"The situation is under control, but what happens now will depend on the weather"
By Wa Lone
YANGON, July 24 (Reuters) - Flooding across large parts of Myanmar has displaced more than 100,000 people, causing two deaths, while dramatic riverbank erosion has washed away a Buddhist pagoda, officials, residents and state media said on Monday.
Water levels have risen steadily since unrelenting monsoon rain began to lash the heart of the Southeast Asian country in early July, driving some people to higher land or seek shelter in Buddhist monasteries, a disaster relief official said.
"The situation is under control, but what happens now will depend on the weather," Ko Ko Naing, director general of the ministry of social welfare, relief and resettlement, told Reuters.
"We are prepared to support the flood-hit areas because flooding happens every year."
The government has provided food and other assistance to a total of 116,817 displaced people by Monday, as well as longer-term shelter for those outside settlements where flood waters are not expected to subside immediately, he said.
One man drowned in the floods in the Sagaing region and another was swept away while crossing a stream in Chin state, said a resettlement official in the ministry, Kay Thwe Win.
On Saturday, images of the Buddha's footprint that draw pilgrims to a pagoda in Magway region were submerged by the rising waters, although no damage was immediately apparent, the state-run Global New Light of Myanmar newspaper reported.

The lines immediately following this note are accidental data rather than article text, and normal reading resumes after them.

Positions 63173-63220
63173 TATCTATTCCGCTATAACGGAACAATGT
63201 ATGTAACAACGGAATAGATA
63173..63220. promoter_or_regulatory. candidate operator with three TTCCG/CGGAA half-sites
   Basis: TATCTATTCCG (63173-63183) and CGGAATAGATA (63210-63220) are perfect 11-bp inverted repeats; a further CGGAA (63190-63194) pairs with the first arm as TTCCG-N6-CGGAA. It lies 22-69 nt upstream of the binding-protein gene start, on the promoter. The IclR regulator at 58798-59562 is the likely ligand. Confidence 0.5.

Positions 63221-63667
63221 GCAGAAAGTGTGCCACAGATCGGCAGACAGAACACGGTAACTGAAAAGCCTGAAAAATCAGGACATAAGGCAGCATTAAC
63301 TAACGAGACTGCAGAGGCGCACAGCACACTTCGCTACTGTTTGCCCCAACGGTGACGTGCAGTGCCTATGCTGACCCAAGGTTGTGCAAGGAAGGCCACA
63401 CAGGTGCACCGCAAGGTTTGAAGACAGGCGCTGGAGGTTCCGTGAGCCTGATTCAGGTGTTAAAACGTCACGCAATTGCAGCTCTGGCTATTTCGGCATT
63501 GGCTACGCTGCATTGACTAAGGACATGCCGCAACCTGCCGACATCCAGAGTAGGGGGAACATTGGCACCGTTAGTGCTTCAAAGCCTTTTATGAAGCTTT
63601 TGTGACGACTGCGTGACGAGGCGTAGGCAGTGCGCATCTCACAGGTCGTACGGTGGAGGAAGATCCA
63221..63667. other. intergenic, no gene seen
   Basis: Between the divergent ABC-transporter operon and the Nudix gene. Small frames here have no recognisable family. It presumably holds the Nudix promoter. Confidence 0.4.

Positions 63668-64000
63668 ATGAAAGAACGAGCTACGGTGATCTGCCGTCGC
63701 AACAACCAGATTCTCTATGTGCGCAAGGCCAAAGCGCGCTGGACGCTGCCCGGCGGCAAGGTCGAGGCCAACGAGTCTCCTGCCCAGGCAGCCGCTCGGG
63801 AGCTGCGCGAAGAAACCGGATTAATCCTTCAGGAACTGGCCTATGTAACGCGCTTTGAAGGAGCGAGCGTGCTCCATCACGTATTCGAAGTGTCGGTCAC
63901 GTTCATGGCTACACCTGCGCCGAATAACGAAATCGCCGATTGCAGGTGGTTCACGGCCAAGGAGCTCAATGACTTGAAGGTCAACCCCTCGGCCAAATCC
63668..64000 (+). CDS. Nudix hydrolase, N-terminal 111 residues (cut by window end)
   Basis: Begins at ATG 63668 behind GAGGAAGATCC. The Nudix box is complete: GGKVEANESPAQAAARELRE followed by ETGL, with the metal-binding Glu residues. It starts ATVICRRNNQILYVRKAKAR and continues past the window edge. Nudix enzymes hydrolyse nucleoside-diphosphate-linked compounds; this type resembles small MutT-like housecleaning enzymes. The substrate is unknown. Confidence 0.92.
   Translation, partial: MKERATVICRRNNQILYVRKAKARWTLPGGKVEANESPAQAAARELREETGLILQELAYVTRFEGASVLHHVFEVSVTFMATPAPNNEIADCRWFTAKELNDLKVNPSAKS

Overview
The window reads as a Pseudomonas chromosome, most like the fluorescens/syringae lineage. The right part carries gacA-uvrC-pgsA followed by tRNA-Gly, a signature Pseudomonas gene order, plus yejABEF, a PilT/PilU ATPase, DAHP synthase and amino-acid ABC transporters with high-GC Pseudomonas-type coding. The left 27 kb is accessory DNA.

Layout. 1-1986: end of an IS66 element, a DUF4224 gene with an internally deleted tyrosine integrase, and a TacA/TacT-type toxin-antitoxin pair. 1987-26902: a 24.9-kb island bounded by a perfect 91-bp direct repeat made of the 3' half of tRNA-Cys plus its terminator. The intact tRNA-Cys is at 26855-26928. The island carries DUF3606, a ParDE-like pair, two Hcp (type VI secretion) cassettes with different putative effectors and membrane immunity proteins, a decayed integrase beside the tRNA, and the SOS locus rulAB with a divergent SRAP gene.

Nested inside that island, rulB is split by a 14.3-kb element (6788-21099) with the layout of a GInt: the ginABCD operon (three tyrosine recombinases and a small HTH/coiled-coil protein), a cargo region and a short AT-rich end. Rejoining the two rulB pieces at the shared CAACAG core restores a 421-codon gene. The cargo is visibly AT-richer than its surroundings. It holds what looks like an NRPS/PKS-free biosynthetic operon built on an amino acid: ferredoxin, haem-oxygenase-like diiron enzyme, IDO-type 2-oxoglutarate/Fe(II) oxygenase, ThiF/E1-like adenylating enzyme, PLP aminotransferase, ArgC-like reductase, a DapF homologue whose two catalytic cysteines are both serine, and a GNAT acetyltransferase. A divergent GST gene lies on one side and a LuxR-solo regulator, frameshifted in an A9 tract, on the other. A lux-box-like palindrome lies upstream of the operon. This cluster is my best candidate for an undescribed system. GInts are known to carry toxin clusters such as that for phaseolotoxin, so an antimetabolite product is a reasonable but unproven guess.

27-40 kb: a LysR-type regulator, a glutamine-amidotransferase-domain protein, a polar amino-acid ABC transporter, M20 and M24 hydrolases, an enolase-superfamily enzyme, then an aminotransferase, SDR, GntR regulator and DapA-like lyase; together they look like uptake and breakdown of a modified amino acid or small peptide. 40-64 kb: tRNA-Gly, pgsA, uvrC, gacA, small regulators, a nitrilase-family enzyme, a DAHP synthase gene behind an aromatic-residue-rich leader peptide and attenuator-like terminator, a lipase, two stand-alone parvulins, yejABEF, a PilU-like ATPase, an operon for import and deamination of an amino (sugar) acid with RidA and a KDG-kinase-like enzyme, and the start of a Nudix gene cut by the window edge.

A small dam also collapsed in the Bago region on Saturday, it said.
Video provided to Reuters by a Buddhist monk near Pakokku, 520 km (323 miles) north of the commercial hub of Yangon, showed a gold-leaf-covered pagoda slipping into the raging waters of the Ayeyarwady on Thursday.
The abbott at the pagoda, U Pyinnya Linkkara, said flooding was common in the area during the monsoon that runs from May to October, but this year's floods caused alarming erosion.
Some riverside villages have been washed away entirely, he said.
"The villagers are now scared to live here," he said. "The flooding has now decreased, but erosion continues."
(Reporting by Wa Lone; Writing by Simon Lewis; Editing by Clarence Fernandez)
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